There is a joke among abortion proponents that if men could get pregnant, abortion clinics would be more common on city streets than Starbucks coffee shops. If that is so, the best way to get something done about insects in developing nations would be to send environmentalists there.  Sitting in cozy western offices, it is easy to rail against DDT and genetic modification but the first time a Union of Concerned Scientists fundraiser gets dengue fever they would be all for science solutions to mosquitoes.

Of course, that will never happen, it is easier to do important work criticizing science from a distance. But eco-tourism is big business and there are plenty of good reasons it will help the environment - large influxes of money and fees can fix a lot of problems. But if you go to a poor tropical country you'd better bring insect repellent. Dengue is the most common "vector-borne" (result of feeding activity) disease in the world, with 2.5 billion people at risk, and you don't want to be one of them.

With the World Cup about to begin in Brazil, local officials are going to encourage tourists not to deviate more than four square miles from their hotels and to just appreciate the culture really close by. That is smart thinking, primarily for crime, but also for general health. While westerners getting Dengue fever would get action taken, it probably isn't a sacrifice you personally want to make. And so scientists from repellent testing facility arctec at the London School of Hygiene&Tropical Medicine have launched Bug Off - the first ever Insect Repellent Awareness Day to, well, bring awareness to people who apparently don't think they need insect repellent in third world countries. 

They recommend applying repellents containing 20-50% DEET to the skin when in countries with diseases spread by insects, such as malaria and dengue fever. 

What about the safety of DEET? It's been primarily another fundraising claim manufactured by activists but just to be sure,  the scientists behind Bug Off conducted a review of published studies and couldn't find (meaningful) evidence that DEET is unsafe. Someone is always drowning insects in bug spray and declaring that could harm people but that doesn't count. Hypothetical posturing by people trying to raise money creating scary chemical stories is a much different proposition than actually getting malaria.   




The processes involved in creating a safe exposure assessment of any chemical. Link and credit:
doi:10.1186/1756-3305-7-173

 

In their analysis of animal research and other safety assessments carried out previously, the School researchers conclude that there is no evidence of association between severe adverse events and recommended DEET use. They also looked at case reports of people suffering encephalopathy (brain condition) following exposure to DEET in the 1980s. The researchers state that, even when allowing for underreporting, "the incidence of 14 reported cases of DEET-associated encephalopathy since 1957 is small when considered against the context of an estimated 200 million applications of DEET worldwide each year."

According to separate analysis by experts from the School of overseas travel, the number of visits by Britons to tropical countries went up almost 50 percent between 2002 and 2012, 4.02 million to 6.03 million.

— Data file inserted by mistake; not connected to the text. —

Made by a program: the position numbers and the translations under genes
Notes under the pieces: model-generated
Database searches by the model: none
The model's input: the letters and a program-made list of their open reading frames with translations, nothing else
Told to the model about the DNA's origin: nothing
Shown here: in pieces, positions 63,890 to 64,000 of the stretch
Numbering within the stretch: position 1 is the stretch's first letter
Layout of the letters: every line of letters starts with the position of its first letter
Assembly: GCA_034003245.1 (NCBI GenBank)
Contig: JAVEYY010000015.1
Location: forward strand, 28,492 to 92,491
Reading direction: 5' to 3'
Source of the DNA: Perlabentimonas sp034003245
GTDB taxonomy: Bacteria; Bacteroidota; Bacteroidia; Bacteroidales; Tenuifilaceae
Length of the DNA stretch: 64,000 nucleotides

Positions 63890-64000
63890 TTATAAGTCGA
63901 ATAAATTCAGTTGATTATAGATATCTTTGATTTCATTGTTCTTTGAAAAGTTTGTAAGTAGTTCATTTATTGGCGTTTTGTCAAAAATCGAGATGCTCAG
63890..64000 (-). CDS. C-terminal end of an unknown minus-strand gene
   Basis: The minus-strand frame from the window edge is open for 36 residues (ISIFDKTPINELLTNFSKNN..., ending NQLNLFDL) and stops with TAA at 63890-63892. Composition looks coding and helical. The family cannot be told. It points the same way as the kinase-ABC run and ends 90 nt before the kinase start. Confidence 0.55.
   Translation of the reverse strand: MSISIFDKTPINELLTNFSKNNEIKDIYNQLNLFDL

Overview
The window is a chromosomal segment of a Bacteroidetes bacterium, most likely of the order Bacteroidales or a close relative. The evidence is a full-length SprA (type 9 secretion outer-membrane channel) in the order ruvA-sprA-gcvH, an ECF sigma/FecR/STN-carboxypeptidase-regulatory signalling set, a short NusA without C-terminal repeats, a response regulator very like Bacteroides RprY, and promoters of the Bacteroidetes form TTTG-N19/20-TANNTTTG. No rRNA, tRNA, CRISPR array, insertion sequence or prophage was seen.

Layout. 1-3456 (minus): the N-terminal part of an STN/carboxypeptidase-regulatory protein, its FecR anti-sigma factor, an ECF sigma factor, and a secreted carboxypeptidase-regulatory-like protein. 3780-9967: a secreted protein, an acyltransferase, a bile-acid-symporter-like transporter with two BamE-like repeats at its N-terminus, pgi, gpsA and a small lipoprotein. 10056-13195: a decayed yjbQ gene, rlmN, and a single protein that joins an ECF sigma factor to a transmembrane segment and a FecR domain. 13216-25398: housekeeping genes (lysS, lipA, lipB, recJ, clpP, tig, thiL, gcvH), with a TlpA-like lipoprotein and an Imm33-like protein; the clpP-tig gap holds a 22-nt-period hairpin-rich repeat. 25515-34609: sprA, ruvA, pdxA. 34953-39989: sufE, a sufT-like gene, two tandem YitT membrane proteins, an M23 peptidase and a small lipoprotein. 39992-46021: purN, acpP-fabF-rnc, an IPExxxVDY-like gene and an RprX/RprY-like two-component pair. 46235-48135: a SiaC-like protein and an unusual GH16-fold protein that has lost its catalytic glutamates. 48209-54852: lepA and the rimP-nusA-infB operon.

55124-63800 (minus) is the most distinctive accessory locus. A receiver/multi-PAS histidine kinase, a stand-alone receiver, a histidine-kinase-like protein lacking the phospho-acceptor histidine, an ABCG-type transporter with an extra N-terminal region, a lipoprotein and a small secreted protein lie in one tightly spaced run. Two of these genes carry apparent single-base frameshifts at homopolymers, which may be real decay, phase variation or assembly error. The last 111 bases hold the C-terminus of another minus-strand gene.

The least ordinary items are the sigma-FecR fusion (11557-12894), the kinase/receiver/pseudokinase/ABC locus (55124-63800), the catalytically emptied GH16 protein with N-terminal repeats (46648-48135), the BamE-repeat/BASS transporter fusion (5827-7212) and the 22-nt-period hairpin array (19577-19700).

Since there is no cure and no vaccine against Dengue fever, and a whole lot of people will be visiting Brazil, repellents are the number one protection. Fortunately, it is winter in Brazil, which means the risk is lower in most areas but football fans traveling to the country are still advised to apply effective repellent frequently.  


Key facts on insect repellents:




  • If you are traveling to countries with diseases spread by insects then using insect repellents containing DEET is recommended. 

  • DEET – a repellent applied to the skin to repel biting insects - should not be confused with DDT, which is an insecticide designed to kill insects.

  • There is no evidence that changes in diet, for example eating marmite or garlic, will prevent biting.

  • Repellents wear off in time and need to be reapplied, especially in warm climates and during activities that involve a lot of movement.

  • Preventing biting is not only important against disease, but nuisance biting even in the UK can lead to infections due to scratching.

Dr. James Logan, Senior Lecturer in Medical Entomology at the London School of Hygiene&Tropical Medicine and Director of arctec, said, "Biting arthropods can transmit a whole range of diseases to humans and it is vital to protect ourselves. Vaccines and treatments are available for some diseases but not all and so the best way to keep as safe as possible is to use an insect repellent containing DEET and reapply it regularly.

"We want people to enjoy their holidays and tropical trips – we don't want them ruined by illness so we want to do all we can to help inform and educate people about the facts rather than the many myths surrounding this issue."

Dr. Ron Behrens, Consultant in Travel Medicine and Senior Lecturer at the London School of Hygiene & Tropical Medicine, said, "Travelers often underestimate the need for and application of repellents. I always encourage them to take along enough supplies of repellent and always carry a bottle with them when out and about to maintain protection throughout the day and evening. 

"If bites do happen, make sure they don't become infected by applying an antiseptic and try to avoid scratching them."


 Citation: Vanessa Chen-Hussey, Ron Behrens, James G Logan, 'Assessment of methods used to determine the safety of the topical insect repellent N,N-diethyl-m-toluamide (DEET)', Parasites & Vectors 2014, 7:173 doi:10.1186/1756-3305-7-173.
Source: London School of Hygiene & Tropical Medicine